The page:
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I like to begin some sentence with "And", especially when I wrote some stories at Reddit. I have someone there who voluntary fix my grammar, and I noticed that he often fix my sentence that begins with "And". But I found beginning sentence with "And" feels more natural to the context of the paragraph. And there, I did it again, I started a sentence with "But". Oh, and another "And" there. Duh. Is there any rule of how to use incomplete sentence correctly? Or is it a big no no ever after in English?

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    Example dialogues would be helpful. You have to consider why you are adding them when there is no functional purpose.
    – user3169
    May 30 '16 at 2:48
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    You can start a sentence with conjunctions such as and and but. But doing so doesn't make them incomplete sentences. See this question: ell.stackexchange.com/questions/52239/… But note that it is okay to start a sentence with a conjunction. May 30 '16 at 4:14
  • @user3169 example dialogues is like the one in my question. I like to start sentence with a "But" or "And" if the sentence is related to the previous sentence, but the sentence is strong enough to to hold its own meaning. And when I also feel that a sentence is too long if I don't break it apart. The example in this comment, I combine the "but" with the previous sentence, but I break the "And" into another sentence, because the sentence after "but" can't hold on its own, but the sentence after "And" can. May 31 '16 at 1:29
  • @AlanCarmack thanks, it's a great reading. I wasn't aware that similar question has been asked before. I guess I need to look into the archive a little bit more. :) May 31 '16 at 1:30
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You will often start sentences with and or but in speech to link back to previous things you said. This is OK because in speech you often don't plan out what you say too far in advance and often need to express new thoughts and relate them to previous things you said.

In formal writing, or a formal speech that you are reading, you have (or should have had) time to plan everything out. So this is less acceptable in such a situation.

And and but are meant to link two things. If one of those things is missing and context cannot fill in the blank then you are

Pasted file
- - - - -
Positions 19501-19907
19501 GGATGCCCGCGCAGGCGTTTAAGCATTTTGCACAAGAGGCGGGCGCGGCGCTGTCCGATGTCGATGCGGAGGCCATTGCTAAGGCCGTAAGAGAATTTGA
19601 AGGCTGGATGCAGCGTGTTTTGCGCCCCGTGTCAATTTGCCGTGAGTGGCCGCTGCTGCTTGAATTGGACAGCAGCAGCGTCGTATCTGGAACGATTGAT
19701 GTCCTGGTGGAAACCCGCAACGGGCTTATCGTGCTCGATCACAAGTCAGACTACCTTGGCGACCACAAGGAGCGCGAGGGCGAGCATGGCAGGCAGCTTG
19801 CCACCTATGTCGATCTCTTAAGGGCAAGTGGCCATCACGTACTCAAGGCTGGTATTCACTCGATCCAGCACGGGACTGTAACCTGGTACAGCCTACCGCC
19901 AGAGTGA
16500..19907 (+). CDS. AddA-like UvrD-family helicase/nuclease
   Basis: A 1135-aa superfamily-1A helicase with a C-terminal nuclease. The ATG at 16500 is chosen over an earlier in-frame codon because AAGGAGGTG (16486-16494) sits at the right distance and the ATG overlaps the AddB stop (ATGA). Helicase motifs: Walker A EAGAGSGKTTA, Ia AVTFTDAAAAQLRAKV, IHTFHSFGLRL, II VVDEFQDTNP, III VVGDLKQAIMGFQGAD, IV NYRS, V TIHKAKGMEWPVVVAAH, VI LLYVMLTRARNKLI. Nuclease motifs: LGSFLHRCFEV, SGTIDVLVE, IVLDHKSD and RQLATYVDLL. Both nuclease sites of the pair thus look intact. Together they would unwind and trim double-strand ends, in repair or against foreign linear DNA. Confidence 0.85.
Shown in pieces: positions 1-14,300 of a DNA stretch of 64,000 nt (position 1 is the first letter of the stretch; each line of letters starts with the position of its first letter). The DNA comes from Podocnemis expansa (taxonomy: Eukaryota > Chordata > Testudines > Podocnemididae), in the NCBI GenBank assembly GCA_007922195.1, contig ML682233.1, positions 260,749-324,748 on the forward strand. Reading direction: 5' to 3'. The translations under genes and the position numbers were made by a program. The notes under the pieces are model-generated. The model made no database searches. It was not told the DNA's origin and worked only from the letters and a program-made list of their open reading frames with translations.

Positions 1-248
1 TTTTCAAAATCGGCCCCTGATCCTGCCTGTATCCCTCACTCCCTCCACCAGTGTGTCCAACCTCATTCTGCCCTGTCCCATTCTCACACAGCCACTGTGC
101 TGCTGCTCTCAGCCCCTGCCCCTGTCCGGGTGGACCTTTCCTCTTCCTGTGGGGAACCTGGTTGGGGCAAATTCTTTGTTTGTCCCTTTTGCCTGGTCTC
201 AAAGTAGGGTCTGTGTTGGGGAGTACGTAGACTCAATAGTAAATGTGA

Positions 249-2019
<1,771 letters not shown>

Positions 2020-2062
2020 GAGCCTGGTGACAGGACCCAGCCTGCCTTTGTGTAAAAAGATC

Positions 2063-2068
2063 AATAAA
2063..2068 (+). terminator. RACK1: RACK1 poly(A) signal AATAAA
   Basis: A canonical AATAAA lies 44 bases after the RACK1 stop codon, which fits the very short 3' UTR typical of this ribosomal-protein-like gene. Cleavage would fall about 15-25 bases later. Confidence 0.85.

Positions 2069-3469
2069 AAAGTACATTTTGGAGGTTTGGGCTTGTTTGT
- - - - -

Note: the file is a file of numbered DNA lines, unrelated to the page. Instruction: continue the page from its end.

I walked to the store. And there I saw Bobby. (First sentence establishes a context, thus from the second sentence we assume Bobby was at the store.)

I walked to the store. And then I got in the car. (Was the car at the store? Typically a car is in a parking lot. So we are missing details here, unless they were in previous sentences.)

I decided to eat dinner and then go home. (The two things here don't depend on anything outside of the context so it's complete.)

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  • Wow, this is a great example of the correct way to do this! Yeah I can see how the conjunction can be used in a correct and incorrect way now. Thanks! May 31 '16 at 1:35
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The proscription against using conjunctions to start sentences (so called "sentence-initial conjunctions", see google makes you look smart) seems to be taught in school in some places, but descriptive linguists don't agree with it. See Initial coordinators in technical, academic, and formal writing for a nice Language Log post by Mark Lieberman filed under prescriptivist poppycock.

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  • Yeah, I don't know what to call it, I just know that it's called incomplete sentence. I read a long article about this which emphasise on why starting a sentence with preposition is a bad thing, but I can't shake it off my literacy habit. :D Thanks for the links! May 31 '16 at 1:32
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In school, teachers train students to never start sentences with "and" or "but". However, in the real world, like writing fiction or doing journalism, authors start sentences with "and" or "but". One would likely want to avoid it in formal writing.

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  • That's a nice use case example. I will remember to avoid starting sentence with conjunctions in formal writing. Thanks. May 31 '16 at 1:33

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